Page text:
For once, Erasmus, seemed happy and content with his role in the union where he would often be seen next to the field at WP U/19 and U/21 games, whereas Coetzee took care of the media and senior players.
Unfortunately, Erasmus would not have his fairytale ending at the Stormers when he was ‘forced’ to resign in the beginning of 2012, without having won a major trophy. His main gripes at the time were the union administration and politics associated with the job – funnily enough, the same reason highlighted by previous coaches at the union, including Nick Mallet and Gert Smal.
Before his resignation from the Stormers, Erasmus was involved with the Springboks in their World Cup campaign of 2011. Again much was made of his amazing technical and analytical ability, by both the Springboks coaching staff, as well as some senior players.
It almost seemed destined then when he quit his job at the Stormers, Erasmus would join whichever management team would take the Springboks forward from 2012. The fact that Erasmus would be involved in some capacity at national level was known even before Heyneke Meyer was announced as coach!
Now occupying a more permanent role with the Springboks and largely seen as Meyer’s right hand man and technical guru, much is expected from the man and the possible influence he will have.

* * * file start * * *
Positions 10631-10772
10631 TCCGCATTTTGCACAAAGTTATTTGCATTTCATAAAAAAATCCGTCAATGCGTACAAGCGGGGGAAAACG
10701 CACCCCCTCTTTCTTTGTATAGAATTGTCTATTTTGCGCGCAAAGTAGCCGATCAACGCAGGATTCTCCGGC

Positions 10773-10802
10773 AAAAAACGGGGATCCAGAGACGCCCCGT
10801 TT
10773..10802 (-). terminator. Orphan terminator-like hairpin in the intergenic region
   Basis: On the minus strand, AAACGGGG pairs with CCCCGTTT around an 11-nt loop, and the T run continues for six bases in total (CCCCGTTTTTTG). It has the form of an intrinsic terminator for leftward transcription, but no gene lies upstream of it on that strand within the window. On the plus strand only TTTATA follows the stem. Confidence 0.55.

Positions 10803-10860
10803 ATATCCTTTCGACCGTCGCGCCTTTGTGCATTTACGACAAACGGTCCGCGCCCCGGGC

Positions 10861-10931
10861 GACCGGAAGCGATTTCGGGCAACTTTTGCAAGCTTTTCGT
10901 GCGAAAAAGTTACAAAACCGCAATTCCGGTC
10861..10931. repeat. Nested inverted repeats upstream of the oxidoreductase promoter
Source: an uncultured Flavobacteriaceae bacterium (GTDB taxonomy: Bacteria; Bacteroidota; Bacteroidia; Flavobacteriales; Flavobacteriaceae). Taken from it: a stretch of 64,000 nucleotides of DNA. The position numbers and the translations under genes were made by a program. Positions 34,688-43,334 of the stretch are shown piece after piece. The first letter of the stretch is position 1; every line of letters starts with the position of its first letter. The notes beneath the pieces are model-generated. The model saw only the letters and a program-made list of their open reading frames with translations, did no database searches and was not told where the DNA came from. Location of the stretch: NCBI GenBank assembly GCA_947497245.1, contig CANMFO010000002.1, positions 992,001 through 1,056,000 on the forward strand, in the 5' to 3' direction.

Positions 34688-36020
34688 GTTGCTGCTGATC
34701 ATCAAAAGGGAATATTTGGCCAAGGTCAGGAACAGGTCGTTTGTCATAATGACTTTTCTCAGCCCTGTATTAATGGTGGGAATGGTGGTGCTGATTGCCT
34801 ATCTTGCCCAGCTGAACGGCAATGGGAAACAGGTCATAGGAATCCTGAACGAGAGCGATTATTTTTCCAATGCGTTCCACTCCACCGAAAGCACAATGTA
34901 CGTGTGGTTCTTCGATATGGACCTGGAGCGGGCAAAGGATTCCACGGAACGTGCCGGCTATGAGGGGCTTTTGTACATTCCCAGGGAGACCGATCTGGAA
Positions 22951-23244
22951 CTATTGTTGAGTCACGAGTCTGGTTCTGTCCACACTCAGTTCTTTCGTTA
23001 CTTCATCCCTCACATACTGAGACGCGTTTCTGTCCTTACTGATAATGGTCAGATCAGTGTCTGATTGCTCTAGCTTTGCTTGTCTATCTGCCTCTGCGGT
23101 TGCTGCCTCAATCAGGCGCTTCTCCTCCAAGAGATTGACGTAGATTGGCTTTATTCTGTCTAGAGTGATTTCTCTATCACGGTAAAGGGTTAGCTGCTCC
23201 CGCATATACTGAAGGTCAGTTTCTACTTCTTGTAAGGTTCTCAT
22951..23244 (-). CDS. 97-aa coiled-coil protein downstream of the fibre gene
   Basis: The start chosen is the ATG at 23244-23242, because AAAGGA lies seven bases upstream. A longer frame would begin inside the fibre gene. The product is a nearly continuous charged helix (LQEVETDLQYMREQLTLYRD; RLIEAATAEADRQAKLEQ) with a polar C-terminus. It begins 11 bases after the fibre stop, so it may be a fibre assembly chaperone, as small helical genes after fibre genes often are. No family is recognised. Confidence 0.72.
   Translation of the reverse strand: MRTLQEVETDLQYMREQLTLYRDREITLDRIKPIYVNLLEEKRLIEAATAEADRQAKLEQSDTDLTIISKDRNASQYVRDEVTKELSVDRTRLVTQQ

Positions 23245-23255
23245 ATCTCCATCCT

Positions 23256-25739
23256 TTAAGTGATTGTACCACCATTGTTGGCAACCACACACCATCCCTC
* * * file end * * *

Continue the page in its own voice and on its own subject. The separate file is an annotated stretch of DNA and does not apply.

Having once been told that Erasmus was quite similar to John Nash, the famous American asocial mathematician, who had a brilliant mind, but struggled to explain his thoughts and ideas logically to the rest of the world, I had a better understanding of where to ‘place’ Erasmus in my own thoughts.
Erasmus had been known to spend hours analysing the game, his own play, and the trends as a player. It has been said that Erasmus would often find himself isolated from his team mates disengaging himself from what would be seen as ‘normal’ behavior by a player at the time. This degree of asocial behavior is what would distinguish Erasmus from everyone else, but could also explain why he is often frustrated or has difficulty in explaining his actions and thinking logically to the media and public.
Having dabbled in coaching myself at much lower levels, I can also appreciate how difficult and frustrating it is sometimes, to implement game tactics, plans and trends. I can’t very easily plot and explain on a whiteboard to players in practice – let alone the guy on the street!
I believe it is too early to judge Erasmus in his current capacity with the Springboks as he, like Heyneke, will surely leave their mark, given more time to settle.
But if you had to ask me to explain the man who is Rassie Erasmus through my personal experience and observations, I would have to say that similar to Nash, he has a beautiful mind; a mind that can only be tapped into, or get a positive return from, if you create the right, or more importantly, a comfortable, environment for him.
The man may be eccentric and even viewed as a nutcase by some, but from where I sit he has the ability to force major changes in trends through innovation in the game of rugby, if given the opportunity – something desperately needed in a stale, predictable South African game.